A new study has revealed that the herpes simplex virus type 1 (HSV 1) actually blasts its way into the cells it infects under a high pressure measuring tens of atmospheres.
The study called Herpes Virus Genome, The Pressure Is On was published this month in the Journal of the American Chemical Society. The American and Swedish team produced the striking image which you can see below, showing how the HSV 1 virus encapsulates its DNA genome into a protein shell and then blasts it right into the target.
Ouch. The team believes that viruses may have been using this technique for billions of years to infect their hosts.
Therefore, it seems logical that if researchers want to develop new anti-virals, they should take a look at ways to disrupt the ability of a virus to inject and infect.
Their study is a bit technical and also mostly behind a pay wall.
But there’s a longer write-up of the findings in Sci News — where they said that the HSV 1 virus “has an internal pressure eight times higher than a car tire.”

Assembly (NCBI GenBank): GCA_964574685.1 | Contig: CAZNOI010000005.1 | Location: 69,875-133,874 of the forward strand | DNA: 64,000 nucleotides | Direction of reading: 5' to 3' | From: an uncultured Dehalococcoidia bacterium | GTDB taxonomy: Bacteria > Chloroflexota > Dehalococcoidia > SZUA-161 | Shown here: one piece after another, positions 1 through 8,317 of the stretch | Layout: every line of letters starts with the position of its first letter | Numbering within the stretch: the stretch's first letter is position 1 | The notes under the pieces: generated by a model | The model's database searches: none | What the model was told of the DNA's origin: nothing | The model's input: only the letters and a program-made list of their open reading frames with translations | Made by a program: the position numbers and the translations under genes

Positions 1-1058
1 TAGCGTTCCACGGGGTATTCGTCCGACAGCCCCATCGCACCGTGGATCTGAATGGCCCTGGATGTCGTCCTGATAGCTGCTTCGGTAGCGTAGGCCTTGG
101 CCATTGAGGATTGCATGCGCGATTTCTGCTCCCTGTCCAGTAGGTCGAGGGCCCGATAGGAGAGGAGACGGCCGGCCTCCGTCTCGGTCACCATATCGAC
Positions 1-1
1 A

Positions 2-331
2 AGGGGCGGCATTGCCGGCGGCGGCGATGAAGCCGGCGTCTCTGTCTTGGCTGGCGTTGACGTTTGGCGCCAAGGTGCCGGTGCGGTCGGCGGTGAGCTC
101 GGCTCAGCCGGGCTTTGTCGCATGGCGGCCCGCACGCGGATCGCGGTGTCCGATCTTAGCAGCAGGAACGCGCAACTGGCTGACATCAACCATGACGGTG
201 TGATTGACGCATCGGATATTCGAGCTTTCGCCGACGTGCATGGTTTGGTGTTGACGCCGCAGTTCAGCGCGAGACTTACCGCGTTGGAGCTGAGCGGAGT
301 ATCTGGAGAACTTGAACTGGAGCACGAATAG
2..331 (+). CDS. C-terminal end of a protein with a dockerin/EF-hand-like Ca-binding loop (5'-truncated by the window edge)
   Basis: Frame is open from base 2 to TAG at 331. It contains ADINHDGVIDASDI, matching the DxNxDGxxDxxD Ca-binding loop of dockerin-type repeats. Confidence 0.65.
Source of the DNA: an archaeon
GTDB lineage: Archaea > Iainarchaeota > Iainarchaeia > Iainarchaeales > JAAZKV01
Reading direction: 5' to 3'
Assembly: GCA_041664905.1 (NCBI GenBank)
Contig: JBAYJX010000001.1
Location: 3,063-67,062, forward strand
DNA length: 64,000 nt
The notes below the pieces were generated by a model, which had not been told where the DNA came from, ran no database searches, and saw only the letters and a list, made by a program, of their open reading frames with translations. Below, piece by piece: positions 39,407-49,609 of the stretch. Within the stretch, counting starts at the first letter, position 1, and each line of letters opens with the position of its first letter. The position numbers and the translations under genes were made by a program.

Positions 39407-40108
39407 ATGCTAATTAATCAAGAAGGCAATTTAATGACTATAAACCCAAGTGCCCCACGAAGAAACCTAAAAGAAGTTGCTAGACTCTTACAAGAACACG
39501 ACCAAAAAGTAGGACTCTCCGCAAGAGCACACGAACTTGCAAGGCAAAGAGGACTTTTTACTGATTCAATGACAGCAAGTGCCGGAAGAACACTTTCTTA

According to their report, scientists have suspected the high-pressure packaging existed for years. In the new study, it’s revealed that the double-stranded herpes virus DNA stuffed in the protein shell is 400 times longer than the radius of the shell.
In other words, the herpes virus is packed tight and ready to pop when it enters the victim’s cell nucleus.
According to one of the study’s researchers, Dr. Alex Evilevitch, the infection by injection mechanism isn’t something special to the Herpes Simplex Virus 1 which causes cold sores. He said it applied to all eight known members of the herpes virus family, including the dangerous varicella-zoster virus that causes chicken pox, shingles, and herpetic eye disease.